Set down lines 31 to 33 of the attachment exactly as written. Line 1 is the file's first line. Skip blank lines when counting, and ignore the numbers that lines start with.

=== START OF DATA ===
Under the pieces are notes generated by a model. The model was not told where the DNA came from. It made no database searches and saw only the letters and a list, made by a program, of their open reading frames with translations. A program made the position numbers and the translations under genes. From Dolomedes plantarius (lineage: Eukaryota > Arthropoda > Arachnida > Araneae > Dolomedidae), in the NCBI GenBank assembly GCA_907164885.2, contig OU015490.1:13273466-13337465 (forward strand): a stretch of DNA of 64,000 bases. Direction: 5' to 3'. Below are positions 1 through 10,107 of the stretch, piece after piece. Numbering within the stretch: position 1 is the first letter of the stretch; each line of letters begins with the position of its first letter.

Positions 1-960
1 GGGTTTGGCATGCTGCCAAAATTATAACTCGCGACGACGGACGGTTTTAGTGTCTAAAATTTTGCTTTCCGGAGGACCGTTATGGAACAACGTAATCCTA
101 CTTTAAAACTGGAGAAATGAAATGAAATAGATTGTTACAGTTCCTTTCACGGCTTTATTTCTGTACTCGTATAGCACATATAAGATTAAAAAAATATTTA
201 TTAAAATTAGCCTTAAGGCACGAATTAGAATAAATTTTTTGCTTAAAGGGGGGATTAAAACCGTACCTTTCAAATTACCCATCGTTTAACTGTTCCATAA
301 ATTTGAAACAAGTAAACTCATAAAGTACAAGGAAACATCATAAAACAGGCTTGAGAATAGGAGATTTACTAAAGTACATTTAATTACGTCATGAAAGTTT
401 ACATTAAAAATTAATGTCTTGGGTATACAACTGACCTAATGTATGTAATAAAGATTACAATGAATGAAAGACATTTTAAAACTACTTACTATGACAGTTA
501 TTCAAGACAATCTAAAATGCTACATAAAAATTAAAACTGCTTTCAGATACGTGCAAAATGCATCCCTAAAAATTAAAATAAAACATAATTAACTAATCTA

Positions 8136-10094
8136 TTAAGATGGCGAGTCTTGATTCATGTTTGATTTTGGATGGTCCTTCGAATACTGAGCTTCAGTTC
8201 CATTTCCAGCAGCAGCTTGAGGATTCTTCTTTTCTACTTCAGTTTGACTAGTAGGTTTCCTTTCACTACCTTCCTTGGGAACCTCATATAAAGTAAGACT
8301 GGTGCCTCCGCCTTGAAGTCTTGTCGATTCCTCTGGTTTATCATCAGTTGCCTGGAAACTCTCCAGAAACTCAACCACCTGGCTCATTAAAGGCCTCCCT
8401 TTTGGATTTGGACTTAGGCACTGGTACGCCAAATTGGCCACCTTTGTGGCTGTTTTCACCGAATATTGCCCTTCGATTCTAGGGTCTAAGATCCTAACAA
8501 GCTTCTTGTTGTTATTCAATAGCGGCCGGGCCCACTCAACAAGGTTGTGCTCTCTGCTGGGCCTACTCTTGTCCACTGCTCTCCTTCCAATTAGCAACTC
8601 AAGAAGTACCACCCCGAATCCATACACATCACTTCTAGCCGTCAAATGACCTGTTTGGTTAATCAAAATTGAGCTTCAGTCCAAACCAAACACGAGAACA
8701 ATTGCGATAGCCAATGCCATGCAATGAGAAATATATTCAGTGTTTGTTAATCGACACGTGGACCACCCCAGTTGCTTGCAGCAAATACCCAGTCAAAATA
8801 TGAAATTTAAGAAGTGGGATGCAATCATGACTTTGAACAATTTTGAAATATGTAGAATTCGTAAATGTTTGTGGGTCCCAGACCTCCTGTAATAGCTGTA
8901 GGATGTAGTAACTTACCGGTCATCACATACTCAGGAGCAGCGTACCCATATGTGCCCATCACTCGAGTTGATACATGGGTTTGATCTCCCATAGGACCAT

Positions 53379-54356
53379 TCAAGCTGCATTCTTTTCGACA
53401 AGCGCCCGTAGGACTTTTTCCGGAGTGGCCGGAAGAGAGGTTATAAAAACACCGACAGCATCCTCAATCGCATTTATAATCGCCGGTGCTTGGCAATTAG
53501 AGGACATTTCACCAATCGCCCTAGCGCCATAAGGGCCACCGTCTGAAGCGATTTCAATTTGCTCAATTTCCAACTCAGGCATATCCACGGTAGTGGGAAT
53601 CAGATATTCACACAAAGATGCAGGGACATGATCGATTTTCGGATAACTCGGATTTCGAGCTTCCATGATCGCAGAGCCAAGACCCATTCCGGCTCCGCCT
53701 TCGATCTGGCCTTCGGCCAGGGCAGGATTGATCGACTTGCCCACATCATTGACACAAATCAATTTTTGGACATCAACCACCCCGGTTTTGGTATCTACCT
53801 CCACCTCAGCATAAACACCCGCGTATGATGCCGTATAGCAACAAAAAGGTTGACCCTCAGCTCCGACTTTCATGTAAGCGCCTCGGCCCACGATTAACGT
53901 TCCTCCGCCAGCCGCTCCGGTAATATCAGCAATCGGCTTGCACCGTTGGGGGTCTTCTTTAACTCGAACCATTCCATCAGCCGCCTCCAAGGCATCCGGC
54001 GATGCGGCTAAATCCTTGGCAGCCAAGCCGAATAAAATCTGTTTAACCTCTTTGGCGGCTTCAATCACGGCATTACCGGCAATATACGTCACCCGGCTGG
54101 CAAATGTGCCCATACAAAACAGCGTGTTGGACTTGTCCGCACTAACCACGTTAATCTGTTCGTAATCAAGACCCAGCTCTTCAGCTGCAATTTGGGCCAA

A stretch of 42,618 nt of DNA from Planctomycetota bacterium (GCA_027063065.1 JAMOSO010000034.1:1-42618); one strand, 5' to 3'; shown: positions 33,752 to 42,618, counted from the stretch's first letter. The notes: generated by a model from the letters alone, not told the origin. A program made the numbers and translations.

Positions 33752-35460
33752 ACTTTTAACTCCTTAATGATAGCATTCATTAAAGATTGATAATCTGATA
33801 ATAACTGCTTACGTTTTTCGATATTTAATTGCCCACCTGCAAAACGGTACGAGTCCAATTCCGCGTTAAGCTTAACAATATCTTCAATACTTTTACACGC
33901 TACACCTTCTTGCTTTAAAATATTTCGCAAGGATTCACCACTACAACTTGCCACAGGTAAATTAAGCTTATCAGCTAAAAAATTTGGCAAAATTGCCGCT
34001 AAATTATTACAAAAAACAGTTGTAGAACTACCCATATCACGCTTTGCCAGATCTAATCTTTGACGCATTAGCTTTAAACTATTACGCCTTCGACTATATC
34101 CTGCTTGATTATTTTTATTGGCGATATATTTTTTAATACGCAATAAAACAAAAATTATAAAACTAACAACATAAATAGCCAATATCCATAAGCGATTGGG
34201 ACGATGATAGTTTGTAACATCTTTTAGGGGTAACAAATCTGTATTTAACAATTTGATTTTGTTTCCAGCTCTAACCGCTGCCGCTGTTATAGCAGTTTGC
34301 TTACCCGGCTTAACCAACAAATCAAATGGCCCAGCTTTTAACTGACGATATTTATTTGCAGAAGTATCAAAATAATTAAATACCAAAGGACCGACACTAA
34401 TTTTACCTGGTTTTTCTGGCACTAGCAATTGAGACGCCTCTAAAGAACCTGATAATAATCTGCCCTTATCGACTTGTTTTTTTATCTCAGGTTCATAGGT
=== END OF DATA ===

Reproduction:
33752 ACTTTTAACTCCTTAATGATAGCATTCATTAAAGATTGATAATCTGATA
33801 ATAACTGCTTACGTTTTTCGATATTTAATTGCCCACCTGCAAAACGGTACGAGTCCAATTCCGCGTTAAGCTTAACAATATCTTCAATACTTTTACACGC
33901 TACACCTTCTTGCTTTAAAATATTTCGCAAGGATTCACCACTACAACTTGCCACAGGTAAATTAAGCTTATCAGCTAAAAAATTTGGCAAAATTGCCGCT